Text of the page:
Elon Musk

Talking bluntly: Musk smoking marijuana on Joe Rogan’s present in 2018

He dotes on his youngsters, particularly X (I suppose it is advisable to do one thing to compensate for naming a baby after a letter), but he’s able to breathtaking callousness and rank sexism. He whispered in his first spouse’s ear on their marriage ceremony evening that he was the alpha male within the relationship.

In 2021, Musk’s third spouse, Shivon Zilis, was pregnant with twins conceived with Musk by in-vitro fertilisation, and was in a hospital in Texas experiencing issues. On the identical time, and in the identical hospital, a lady serving as a surrogate for Musk and his ex-wife, Claire Boucher – higher generally known as the Canadian-born musician Grimes – was additionally experiencing being pregnant issues.

Zilis and Boucher, to not point out the surrogate, didn’t know in regards to the different’s being pregnant.

As Isaacson drolly feedback elsewhere within the guide:

Musk developed an aura that made him appear, at instances, like an alien, as if his Mars mission had been an aspiration to return house, and his want to construct humanoid robots had been a quest for kinship.

Musk is on report saying humanity is in peril of not having sufficient good individuals and it’s his obligation to populate the planet with as a lot of them as attainable. To this point, he has 11 youngsters. If that notion sounds disturbingly like eugenics, it isn’t one thing Isaacson displays on as he studiously paperwork Musk’s chaotic love life.

Nor does he delay his rat-a-tat-tat narration of each twist and switch in Musk’s dramatic life to query his topic’s burning want to make humanity a “multi-planet civilisation” by colonising Mars. Musk is obsessive about this objective as a result of he’s fearful in regards to the prospect of our planet being destroyed by the accelerating penalties of local weather change.

A laudable ambition, little question. However neither he nor his biographer stops to ask: if humanity fails so badly that it destroys this world, why would you assume it might make life higher on one other, already inhospitable planet?

The floor of Mars. NASA/JPL, Public area, through Wikimedia Commons

Startling achievements and infantile petulance

It’s straightforward and tempting to poke enjoyable at Musk. Maybe it is because his persona combines grandiose visions with arrested improvement, startling achievements with infantile petulance. His concept of weight-reduction plan is to pay money for the diabetes remedy Ozempic – the dieter’s drug du jour – start an intermittent fasting regime, then make his first meal of the day a bacon-and-cheese burger and sweet-potato fries topped with a cookie-dough ice-cream milkshake.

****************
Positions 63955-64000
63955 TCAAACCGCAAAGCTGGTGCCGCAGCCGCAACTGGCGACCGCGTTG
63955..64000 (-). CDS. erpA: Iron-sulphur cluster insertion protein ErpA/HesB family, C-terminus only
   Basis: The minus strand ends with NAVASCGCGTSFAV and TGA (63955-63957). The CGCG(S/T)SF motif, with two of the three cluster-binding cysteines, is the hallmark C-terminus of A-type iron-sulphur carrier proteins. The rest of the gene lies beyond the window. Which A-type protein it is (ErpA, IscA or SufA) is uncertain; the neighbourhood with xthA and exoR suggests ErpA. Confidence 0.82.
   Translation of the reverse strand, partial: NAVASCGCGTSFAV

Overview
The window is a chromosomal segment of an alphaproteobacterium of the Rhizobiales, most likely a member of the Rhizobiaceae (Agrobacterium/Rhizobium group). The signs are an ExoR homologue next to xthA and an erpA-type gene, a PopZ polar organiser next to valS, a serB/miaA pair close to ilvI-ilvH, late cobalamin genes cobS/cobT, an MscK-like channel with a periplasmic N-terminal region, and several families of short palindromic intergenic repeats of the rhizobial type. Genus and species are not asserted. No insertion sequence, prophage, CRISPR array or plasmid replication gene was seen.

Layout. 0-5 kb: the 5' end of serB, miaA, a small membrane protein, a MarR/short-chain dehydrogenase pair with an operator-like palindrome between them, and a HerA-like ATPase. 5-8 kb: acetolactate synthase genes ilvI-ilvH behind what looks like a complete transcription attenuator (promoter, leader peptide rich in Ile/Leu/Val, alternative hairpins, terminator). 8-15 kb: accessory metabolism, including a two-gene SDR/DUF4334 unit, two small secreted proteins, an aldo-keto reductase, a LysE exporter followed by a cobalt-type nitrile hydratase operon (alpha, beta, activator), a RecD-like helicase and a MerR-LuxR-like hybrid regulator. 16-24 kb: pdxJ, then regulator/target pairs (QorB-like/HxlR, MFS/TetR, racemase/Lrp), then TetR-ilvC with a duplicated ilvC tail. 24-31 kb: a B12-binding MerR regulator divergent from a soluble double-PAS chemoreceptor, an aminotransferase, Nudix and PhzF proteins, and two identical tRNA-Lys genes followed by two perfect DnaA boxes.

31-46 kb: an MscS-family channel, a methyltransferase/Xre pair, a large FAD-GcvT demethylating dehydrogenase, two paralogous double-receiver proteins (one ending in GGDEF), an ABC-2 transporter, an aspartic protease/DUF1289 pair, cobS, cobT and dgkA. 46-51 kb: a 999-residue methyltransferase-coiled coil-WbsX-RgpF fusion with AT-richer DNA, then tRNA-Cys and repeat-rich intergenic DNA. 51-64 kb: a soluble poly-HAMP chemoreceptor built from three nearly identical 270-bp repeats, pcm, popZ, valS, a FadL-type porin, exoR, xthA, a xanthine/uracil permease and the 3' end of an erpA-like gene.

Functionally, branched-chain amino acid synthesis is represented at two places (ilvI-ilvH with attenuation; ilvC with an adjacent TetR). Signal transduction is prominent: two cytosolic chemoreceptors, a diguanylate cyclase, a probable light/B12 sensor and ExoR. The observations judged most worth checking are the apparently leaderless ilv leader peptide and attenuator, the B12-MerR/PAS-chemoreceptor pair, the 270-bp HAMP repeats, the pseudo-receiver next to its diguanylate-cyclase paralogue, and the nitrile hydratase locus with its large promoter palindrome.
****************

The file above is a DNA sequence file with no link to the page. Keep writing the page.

Or do you bear in mind how Musk responded in 2018 to a gentle rebuke of his frenetic want to play the hero rescuing youngsters trapped in a collapse Thailand with a purpose-built mini-craft? That’s proper, by labelling one of many precise rescuers a “pedo man”.

However it’s dangerously straightforward. Social media performs an vital function in fashionable society. No matter its advantages, and they’re many, the algorithms embedded in social media platforms – by their homeowners, let’s not overlook – neatly sidestep nuance and purpose in debate, turbo-charge battle and emotion, and play a task within the unfold of misinformation and disinformation.

Musk is now the proprietor of 1 such social media platform. However since shopping for Twitter final yr, he has not been capable of bend it to his will. His mistake – maybe deadly, based on Isaacson – seems to be that he sees it as a know-how firm, one thing he understands, when it’s actually an “promoting medium based mostly on human feelings and relationships”, one thing he doesn’t perceive.

Musk proclaims himself a free-speech advocate, however he has already displayed flagrant biases. He allowed Ye (previously Kanye West) to tweet anti-Semitic remarks. He tweeted a florid conspiracy idea in regards to the savage assault on Paul Pelosi, husband of the then speaker of the US Home of Representatives, Nancy Pelosi. And he has asserted China’s repression of the Uyghurs was a difficulty that “had two sides” – maybe as a result of China was vital to his automobile firm, Tesla.